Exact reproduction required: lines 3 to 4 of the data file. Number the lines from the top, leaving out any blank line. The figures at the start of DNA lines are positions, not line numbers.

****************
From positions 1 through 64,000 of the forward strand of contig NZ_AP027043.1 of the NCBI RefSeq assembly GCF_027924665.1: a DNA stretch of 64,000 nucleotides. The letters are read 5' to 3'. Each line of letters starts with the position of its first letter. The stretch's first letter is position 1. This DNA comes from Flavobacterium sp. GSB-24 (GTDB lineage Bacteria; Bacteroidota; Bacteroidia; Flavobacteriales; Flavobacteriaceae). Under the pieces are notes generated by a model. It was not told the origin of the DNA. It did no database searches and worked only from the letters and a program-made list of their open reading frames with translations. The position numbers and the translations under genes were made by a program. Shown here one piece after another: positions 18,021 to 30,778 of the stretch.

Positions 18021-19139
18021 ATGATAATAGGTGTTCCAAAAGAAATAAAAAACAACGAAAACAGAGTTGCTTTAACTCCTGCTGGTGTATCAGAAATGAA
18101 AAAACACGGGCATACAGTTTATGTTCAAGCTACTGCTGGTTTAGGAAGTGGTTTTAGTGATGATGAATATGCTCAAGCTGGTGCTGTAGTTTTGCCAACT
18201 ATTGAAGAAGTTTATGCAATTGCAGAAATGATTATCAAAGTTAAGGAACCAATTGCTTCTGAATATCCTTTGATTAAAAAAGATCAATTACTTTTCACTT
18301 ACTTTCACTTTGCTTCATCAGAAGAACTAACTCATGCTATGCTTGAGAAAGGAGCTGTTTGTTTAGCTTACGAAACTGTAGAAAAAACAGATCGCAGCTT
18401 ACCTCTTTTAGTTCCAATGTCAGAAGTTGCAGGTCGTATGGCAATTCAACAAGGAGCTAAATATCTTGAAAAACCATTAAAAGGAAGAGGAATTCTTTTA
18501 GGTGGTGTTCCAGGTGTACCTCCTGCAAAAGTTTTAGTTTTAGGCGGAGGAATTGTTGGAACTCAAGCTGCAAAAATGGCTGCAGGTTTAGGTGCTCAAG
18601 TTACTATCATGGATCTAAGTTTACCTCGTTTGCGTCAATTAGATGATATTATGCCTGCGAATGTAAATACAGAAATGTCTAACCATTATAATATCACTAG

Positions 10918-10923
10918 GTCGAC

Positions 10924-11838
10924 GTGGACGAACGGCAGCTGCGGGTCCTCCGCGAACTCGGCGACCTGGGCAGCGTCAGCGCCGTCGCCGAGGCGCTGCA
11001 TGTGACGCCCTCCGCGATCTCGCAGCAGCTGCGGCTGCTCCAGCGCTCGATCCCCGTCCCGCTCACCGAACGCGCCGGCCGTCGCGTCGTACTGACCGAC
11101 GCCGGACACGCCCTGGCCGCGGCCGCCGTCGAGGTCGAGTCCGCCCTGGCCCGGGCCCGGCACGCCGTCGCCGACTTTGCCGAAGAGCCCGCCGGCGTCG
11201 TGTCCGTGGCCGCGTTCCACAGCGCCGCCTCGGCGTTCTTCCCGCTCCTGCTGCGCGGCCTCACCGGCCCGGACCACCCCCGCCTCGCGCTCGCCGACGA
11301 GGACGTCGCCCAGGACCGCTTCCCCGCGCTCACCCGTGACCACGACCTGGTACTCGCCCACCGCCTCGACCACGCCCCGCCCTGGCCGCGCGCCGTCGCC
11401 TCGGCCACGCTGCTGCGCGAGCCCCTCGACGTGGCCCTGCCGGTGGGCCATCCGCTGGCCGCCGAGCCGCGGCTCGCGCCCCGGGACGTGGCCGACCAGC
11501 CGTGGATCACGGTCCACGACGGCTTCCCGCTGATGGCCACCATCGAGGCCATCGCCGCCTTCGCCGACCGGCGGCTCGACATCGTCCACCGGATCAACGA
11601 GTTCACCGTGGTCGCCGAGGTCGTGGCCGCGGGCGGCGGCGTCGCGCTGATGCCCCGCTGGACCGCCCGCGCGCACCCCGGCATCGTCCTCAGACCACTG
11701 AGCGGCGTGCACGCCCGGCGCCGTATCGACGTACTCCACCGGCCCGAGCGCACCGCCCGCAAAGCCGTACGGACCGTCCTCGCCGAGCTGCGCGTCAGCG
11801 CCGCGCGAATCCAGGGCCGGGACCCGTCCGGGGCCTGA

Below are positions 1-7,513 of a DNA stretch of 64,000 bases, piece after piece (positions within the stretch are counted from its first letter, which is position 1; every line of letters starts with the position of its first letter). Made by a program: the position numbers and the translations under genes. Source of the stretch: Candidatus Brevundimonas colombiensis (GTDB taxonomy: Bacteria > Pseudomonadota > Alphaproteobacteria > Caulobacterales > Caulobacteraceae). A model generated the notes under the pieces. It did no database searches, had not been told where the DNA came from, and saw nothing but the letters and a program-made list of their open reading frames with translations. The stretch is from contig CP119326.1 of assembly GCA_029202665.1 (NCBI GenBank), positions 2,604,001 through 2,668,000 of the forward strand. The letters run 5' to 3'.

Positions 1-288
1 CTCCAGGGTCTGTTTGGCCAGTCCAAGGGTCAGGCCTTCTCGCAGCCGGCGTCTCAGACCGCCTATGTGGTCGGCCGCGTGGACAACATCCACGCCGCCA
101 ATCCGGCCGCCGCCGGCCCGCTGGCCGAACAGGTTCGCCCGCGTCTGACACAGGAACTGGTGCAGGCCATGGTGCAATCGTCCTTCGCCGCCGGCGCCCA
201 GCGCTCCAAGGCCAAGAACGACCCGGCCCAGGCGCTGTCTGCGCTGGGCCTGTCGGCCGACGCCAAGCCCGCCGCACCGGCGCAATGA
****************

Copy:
18021 ATGATAATAGGTGTTCCAAAAGAAATAAAAAACAACGAAAACAGAGTTGCTTTAACTCCTGCTGGTGTATCAGAAATGAA
18101 AAAACACGGGCATACAGTTTATGTTCAAGCTACTGCTGGTTTAGGAAGTGGTTTTAGTGATGATGAATATGCTCAAGCTGGTGCTGTAGTTTTGCCAACT